• Research, Theory, and Analysis

    For years now, this phrase has been the tagline for Ideas & Perspectives, our flagship publication. The phrase not only reflects the content of our advisory letter, but it resides at the core of Independent School Management’s raison d'être—supporting private-independent school leaders.

Monitoring the Future 2012.pn

Monitoring the Future 2012: Teen Drug Use

Released December 2012. Monitoring the Future is an annual survey of 8th, 10th, and 12th-graders conducted by the researchers at the University of Michigan, Ann Arbor, under a grant from the National Institute on Drug Abuse, part of the National Institutes of Health. Since 1975, the survey has measured drug, alcohol, and cigarette use and related attitudes in 12th-graders nationwide. Eighth and 10th graders were added to the survey in 1991. Overall, 45,449 students from 395 public and private schools participated in the 2012 survey.

2012 ISM Re Enrollment Results

High Expectations and Student Success

Released November 2012. In this report, Hanover Research examines the role of expectations, both those of teachers and of students, on academic outcomes of student learning. The research has examined how expectations should be framed and communicated in order to maximize achievement and drive each student, no matter the caliber of his or her starting point, to achieve beyond where he or she began. This brief report highlights the role that expectations play in student learning, achievement, and goal-setting, with an emphasis on the work of John Hattie and Carol Dweck.

High Net Worth Philanthropy 2012

The 2012 Bank of America Study of High Net Worth Philanthropy: Issues Driving Charitable Activities Among Wealthy Households

Released November 2012. The 2012 Bank of America Study of High Net Worth Philanthropy examines the giving patterns, priorities, and attitudes of America’s wealthiest households for the year 2011. This study reveals consistent trends in the giving and volunteering behaviors of high net worth individuals and households from previous years, as well as departures from past trends. The study, the fourth in a series written and researched by the Center on Philanthropy at Indiana University in partnership with Bank of America (in particular, U.S. Trust, Bank of America Private Wealth Management), builds on previous studies issued in 2006, 2008, and 2010.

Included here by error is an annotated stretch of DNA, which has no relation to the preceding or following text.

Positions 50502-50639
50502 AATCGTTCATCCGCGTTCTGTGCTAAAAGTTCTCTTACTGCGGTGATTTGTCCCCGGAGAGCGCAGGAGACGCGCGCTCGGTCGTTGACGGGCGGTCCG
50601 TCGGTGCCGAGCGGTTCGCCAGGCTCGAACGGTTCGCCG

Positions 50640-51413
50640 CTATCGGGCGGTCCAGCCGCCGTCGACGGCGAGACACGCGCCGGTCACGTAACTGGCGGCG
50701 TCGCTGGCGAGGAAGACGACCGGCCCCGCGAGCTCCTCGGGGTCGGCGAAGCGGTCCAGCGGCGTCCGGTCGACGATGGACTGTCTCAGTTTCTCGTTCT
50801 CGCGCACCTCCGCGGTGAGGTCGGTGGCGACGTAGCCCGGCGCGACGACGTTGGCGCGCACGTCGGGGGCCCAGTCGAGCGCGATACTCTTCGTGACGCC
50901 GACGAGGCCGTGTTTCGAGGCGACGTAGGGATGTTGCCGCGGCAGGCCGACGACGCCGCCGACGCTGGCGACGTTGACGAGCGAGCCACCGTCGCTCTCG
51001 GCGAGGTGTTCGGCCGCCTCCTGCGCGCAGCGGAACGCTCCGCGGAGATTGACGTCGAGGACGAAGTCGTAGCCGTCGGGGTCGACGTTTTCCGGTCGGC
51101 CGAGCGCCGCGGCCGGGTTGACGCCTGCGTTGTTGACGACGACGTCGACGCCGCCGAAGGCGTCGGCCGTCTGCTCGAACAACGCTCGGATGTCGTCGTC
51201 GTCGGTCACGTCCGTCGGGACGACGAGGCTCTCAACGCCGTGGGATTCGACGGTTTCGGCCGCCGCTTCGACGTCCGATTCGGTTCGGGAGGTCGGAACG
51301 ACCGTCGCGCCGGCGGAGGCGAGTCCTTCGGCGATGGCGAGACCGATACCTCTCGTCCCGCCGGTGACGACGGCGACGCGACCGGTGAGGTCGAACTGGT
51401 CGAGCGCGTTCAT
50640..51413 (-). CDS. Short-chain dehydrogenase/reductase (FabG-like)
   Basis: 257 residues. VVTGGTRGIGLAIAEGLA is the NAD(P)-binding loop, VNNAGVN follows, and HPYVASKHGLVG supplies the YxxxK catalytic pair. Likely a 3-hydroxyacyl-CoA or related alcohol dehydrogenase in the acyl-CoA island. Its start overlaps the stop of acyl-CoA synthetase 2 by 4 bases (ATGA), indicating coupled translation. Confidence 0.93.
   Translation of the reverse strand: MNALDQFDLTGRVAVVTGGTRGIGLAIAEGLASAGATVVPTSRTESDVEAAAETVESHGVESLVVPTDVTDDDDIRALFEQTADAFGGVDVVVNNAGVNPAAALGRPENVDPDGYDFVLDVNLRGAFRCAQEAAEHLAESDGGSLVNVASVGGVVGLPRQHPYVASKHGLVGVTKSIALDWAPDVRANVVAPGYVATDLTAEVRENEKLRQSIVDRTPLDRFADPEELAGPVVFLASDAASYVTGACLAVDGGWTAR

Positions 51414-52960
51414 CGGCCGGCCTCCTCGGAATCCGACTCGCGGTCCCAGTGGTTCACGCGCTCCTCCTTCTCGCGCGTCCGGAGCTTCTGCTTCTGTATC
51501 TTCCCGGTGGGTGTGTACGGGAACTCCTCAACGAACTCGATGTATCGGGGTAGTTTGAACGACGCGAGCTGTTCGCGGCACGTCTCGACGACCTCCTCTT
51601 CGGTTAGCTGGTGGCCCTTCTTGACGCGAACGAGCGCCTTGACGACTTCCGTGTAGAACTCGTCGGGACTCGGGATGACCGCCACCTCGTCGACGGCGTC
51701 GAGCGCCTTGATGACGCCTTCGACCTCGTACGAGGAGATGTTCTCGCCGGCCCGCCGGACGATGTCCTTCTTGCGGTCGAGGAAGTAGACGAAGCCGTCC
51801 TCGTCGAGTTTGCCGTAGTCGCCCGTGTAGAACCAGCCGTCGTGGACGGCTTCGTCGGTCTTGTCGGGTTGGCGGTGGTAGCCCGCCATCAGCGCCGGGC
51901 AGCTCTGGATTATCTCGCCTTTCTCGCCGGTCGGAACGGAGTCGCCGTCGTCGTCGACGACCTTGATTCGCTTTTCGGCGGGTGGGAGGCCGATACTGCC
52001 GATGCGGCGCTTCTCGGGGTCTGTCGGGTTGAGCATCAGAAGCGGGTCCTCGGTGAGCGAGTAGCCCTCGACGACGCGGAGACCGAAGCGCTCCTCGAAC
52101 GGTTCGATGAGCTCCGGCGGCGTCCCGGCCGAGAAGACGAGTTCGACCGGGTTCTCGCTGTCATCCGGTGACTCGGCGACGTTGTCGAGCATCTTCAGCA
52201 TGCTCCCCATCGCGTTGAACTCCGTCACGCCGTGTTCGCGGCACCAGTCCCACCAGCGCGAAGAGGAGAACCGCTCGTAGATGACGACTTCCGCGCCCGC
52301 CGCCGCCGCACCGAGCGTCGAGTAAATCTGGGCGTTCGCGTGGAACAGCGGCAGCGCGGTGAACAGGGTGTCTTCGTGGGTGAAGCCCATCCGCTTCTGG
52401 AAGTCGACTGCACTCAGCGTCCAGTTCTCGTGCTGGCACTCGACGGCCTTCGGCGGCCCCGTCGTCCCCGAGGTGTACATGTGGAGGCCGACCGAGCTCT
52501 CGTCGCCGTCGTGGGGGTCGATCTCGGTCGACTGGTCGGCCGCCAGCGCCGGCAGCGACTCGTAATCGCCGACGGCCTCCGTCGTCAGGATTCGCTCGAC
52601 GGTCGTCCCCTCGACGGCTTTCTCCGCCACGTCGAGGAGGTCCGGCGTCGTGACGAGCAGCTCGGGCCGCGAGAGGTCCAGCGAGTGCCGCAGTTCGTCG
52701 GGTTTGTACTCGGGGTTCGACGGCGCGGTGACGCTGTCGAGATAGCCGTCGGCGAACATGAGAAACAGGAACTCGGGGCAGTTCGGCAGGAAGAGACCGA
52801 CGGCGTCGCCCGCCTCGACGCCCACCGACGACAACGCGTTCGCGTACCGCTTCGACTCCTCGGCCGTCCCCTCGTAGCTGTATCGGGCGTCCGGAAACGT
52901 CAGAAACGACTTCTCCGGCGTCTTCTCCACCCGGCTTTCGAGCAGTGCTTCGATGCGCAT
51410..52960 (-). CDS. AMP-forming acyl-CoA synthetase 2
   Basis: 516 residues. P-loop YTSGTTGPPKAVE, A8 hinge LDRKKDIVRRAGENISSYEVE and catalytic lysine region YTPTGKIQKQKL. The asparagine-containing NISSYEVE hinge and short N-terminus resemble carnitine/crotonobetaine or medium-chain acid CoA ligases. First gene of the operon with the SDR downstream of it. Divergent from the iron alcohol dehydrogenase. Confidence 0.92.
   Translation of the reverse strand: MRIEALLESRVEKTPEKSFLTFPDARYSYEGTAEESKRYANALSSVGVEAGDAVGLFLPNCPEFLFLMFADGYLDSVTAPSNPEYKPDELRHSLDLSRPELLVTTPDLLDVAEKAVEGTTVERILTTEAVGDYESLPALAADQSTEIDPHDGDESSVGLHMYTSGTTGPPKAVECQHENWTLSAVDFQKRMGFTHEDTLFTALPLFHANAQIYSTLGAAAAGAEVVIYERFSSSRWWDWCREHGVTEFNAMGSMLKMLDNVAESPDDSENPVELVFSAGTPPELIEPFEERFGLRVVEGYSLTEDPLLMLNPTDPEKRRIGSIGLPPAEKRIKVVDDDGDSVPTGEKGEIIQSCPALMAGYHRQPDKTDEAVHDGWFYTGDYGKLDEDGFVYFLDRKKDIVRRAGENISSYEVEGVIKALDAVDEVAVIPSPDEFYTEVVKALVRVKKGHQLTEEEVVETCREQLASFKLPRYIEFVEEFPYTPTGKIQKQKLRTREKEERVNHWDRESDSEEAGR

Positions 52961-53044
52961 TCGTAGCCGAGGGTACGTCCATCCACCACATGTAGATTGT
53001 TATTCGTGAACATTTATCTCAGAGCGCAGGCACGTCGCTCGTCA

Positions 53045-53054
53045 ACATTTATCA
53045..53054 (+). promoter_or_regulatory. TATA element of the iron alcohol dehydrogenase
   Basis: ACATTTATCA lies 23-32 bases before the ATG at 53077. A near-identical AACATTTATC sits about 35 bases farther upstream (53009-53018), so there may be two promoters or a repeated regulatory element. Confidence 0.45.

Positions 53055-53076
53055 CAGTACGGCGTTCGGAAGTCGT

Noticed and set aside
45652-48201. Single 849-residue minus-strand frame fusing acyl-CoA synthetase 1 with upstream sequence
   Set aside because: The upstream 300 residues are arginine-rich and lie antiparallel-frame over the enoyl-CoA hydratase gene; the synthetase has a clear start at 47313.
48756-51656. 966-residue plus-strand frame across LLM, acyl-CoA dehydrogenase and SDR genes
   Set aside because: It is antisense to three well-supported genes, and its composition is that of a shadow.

2012 ISM Re Enrollment Results

High Expectations and Student Success

Released November 2012. In this report, Hanover Research examines the role of expectations, both those of teachers and of students, on academic outcomes of student learning. The research has examined how expectations should be framed and communicated in order to maximize achievement and drive each student, no matter the caliber of his or her starting point, to achieve beyond where he or she began. This brief report highlights the role that expectations play in student learning, achievement, and goal-setting, with an emphasis on the work of John Hattie and Carol Dweck.

Great Expectations Teachers

Great Expectations: Teachers' Views on Elevating the Teaching Profession

In early 2012, Teach Plus conducted its first national survey of teachers. One thousand and fifteen (1,015) teachers from around the country responded, 49% with 1-10 years of classroom experience and 51% with 11 or more years of experience. The survey examined three areas of reform that are central to teachers: standards and accountability, teacher effectiveness and evaluation, and working conditions. The findings paint a picture of a new generation of teachers who have high expectations for their students and a strong desire to build a profession based on high standards.

Foreign Language in Elementary.pn

Foreign Language Instruction in the Elementary Grades

Released November 2012. In this report, Hanover Research examines promising practices in foreign language instruction for elementary-aged students. The report begins with a brief discussion of the benefits of foreign language education, and then examines the various instructional models used in U.S. schools. The report concludes with a review of research focused on the amount of time which should be spent instructing younger students.

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